Municipalities issue the bonds and guarantee loans by promising that investors will be repaid with tax dollars or with revenue generated by the debt-funded project. In addition, since the New York City fiscal crisis more than forty years ago, federal bankruptcy code has been revised to ensure that many municipal bonds would keep paying investors no matter the costs to communities. Bonds are supposed to be bets on the future. In most cases, however, there is no way the lender can lose the bet, and cities can lose a great deal. After Wall Street's mortgage-lending practices crashed the economy in 2008, many municipalities were unable to pay their debts.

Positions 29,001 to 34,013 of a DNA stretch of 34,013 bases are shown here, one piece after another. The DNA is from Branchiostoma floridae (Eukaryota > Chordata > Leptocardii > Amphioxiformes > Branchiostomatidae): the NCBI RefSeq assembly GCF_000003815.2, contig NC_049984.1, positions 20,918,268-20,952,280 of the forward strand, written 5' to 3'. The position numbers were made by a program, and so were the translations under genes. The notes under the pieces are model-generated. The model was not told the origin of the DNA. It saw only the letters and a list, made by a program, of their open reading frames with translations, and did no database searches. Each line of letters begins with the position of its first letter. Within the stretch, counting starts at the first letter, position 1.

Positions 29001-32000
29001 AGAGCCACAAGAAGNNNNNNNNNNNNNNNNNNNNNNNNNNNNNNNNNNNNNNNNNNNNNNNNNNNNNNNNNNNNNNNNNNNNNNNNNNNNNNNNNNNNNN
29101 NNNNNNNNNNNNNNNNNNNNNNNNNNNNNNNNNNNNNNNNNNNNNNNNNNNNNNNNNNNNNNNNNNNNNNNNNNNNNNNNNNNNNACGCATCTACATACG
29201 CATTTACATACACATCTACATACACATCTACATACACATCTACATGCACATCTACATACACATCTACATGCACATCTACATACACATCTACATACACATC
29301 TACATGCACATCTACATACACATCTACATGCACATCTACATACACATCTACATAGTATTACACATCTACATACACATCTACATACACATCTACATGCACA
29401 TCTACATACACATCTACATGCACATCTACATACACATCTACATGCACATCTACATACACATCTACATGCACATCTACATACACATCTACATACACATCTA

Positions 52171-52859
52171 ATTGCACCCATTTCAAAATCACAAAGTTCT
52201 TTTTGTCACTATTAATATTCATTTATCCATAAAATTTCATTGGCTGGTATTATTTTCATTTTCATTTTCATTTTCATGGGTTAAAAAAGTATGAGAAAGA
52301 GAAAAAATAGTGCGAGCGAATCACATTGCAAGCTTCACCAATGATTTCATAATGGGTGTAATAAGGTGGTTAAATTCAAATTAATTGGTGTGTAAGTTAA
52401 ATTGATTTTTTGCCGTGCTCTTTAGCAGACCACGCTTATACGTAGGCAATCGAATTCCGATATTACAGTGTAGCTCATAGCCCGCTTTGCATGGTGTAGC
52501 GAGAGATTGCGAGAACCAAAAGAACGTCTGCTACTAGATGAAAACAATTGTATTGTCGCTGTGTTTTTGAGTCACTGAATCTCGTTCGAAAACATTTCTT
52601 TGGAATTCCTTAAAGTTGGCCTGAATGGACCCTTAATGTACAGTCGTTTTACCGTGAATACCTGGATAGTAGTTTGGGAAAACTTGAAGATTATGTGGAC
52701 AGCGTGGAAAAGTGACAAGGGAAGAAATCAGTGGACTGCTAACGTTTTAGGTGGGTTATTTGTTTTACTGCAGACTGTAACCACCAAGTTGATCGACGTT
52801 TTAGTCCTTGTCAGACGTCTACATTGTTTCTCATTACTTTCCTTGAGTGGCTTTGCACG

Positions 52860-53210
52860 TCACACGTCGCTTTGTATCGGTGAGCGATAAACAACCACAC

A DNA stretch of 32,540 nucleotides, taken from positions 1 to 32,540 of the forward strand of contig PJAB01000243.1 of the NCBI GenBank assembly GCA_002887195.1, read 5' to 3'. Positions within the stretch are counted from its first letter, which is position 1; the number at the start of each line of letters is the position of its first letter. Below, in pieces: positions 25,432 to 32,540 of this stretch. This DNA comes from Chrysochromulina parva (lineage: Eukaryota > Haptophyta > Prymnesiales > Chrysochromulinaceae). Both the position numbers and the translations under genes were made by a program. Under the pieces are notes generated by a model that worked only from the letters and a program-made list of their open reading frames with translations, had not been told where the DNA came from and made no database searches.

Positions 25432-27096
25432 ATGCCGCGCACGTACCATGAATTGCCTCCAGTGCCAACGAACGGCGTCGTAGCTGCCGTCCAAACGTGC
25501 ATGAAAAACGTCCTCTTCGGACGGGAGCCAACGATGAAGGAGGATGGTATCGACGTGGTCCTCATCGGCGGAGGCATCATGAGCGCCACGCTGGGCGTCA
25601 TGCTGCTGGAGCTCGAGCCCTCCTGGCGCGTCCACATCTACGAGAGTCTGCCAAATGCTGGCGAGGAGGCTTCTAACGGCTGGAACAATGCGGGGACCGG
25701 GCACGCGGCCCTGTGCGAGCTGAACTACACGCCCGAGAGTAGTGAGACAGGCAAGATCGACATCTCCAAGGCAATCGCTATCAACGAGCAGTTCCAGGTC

Bond financing is a weapon of the 1% and mafia capitalism. When Scranton, Pennsylvania threatened to default on a debt payment in 2012, Wall Street came down with an iron fist. It cut off the city's access to money, and Scranton's mayor responded by slashing wages for city workers down to minimum wage. Scranton dared to challenge Wall Street, and a debt crisis ensued.[1] News accounts reported that public employees such as teachers and pensioners were to blame, but this is false-Scranton's brand of American austerity was a direct result of Wall Street greed. From coast to coast, cities have become completely beholden to big banks. The result is shuttered schools, smaller fire departments and block upon block of abandoned homes in foreclosure. Public transportation systems are also cash cows for Wall Street. In NYC, the Metropolitan Transportation Authority loses $114 million per year as a result of a poisonous interest-rate swap with JPMorgan Chase and other big banks. Rather than refuse this debt, the MTA has cut service and laid off workers. Most people who rely on the subway are working-class New Yorkers, including many people of color and immigrants. The 99% is required to fund the lavish lifestyles of the 1%.